What do you get when you mix the front suspension from a Mercedes S-Class, the rear suspension from an E-Class and the transmission from a C-Class? The 2005-‘10 Chrysler rear-wheel-drive LX platform.
The LX platform includes the 300, Magnum and Charger. In 2008, the platform was shortened for use in the LC platform in the Challenger.
All of these vehicles have rear disc brakes with the parking/emergency brake mounted in the hat of the rear rotor.
All calipers, except the SRT version with Brembo brakes, are equipped with phenolic pistons. These help to reduce noise and limit the transfer of heat to the brake fluid.
Reports have surfaced that some rebuilders are using steel pistons for replacement calipers instead of phenolic pistons, which can cause problems with brake fade and noise because this brake system was designed to use phenolic pistons.
Be careful when pushing the pistons back. Chrysler advises that no tools should come in contact with the pistons. They even specify that a piece of wood should be used.
Most calipers on the LX platform are cast aluminum, and technicians should be careful when removing hardware due to galvanic corrosion. Also be careful when installing new banjo bolts in order to prevent stripping. The front caliper bolts may look large and beefy, but they have a torque spec of 44 ft.-lbs. In the rear, it is 23 ft.-lbs.
If the vehicle has a 2.7 or 3.5 V6, the majority of the time it will have single-piston floating front calipers; V8 models will have dual-piston front calipers. In the rear, upgraded models have larger vented rotors and different calipers. The all-wheel-drive models all receive the upgraded brakes. R/T models are equipped with four-piston Brembo calipers and rotors.
The latest versions of the LX platform have an interesting piece of programming written into the ABS system that is designed to manage the gap between the rotor and the brake pad. The system is designed to produce the least amount of brake drag and the best possible initial pedal feel. The system works after the brakes are applied and pulls the pistons in a small amount after a stop. This is basically an electronic version of GM’s quick take-up master cylinder of the late 1970s.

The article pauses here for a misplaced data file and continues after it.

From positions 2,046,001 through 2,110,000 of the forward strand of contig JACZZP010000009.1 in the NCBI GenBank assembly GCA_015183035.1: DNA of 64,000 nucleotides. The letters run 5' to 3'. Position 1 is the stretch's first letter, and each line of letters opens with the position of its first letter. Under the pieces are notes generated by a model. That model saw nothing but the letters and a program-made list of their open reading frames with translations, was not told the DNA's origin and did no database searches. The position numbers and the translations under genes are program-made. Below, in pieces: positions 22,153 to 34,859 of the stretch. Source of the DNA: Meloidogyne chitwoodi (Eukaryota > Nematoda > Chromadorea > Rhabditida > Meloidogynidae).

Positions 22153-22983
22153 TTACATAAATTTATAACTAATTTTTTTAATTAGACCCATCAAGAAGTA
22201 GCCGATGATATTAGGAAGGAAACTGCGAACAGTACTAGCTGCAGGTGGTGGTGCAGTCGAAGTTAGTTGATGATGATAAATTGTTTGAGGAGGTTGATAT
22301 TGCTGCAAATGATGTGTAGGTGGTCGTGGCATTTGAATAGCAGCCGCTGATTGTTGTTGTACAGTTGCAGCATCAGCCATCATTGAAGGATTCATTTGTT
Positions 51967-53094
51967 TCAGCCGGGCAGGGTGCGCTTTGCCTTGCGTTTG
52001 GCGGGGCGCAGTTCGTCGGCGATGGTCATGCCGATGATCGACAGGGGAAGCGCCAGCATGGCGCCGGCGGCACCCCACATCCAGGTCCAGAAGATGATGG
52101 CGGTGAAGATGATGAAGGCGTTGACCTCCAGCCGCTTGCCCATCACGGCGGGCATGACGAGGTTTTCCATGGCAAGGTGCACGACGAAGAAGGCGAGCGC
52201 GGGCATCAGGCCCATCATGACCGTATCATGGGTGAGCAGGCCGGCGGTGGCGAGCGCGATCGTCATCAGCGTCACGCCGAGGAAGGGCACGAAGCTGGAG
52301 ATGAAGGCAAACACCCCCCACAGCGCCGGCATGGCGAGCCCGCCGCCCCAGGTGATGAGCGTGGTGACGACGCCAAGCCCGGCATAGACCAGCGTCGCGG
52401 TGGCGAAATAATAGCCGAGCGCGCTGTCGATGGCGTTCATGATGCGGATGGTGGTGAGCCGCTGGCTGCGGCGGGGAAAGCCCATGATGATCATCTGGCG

On R/T and SRT models, if the system senses a high G-force maneuver that might cause the hub units to flex and knock the pistons back, the system will send pressure to the caliper to push the pads back into the correct position. This is designed to prevent a long pedal on the next stop. Within the torque specs for the LX platform, a stand out number is the 110 ft.-lbs of wheel torque.
The biggest complaint from technicians is the difficulty seeing the pads through the inspection holes and edges of the caliper. Chrysler recommends technicians compress the piston enough so that the lower caliper bolt can be removed and the caliper can be rotated upward.
In the rear, the upper bolt can be removed and the caliper can be swung down.
Why should you go through this trouble? On dual-piston calipers, tapered brake pad wear can indicate problems with the caliper seals or the hardware. Also, it is easier and more profitable to know if the calipers need to be replaced during the estimate process than needing to call the customer a second time and wait for the part.
Chrysler set the total disc thickness variation and runout standards very high for all the brake packages. Disc thickness should not vary more than .0004” (.010mm) and total runout should not exceed 0.0014” (.035mm). These are some of the lowest numbers in the industry, and even forgetting to properly clean the hub’s flange can put a vehicle out of specification.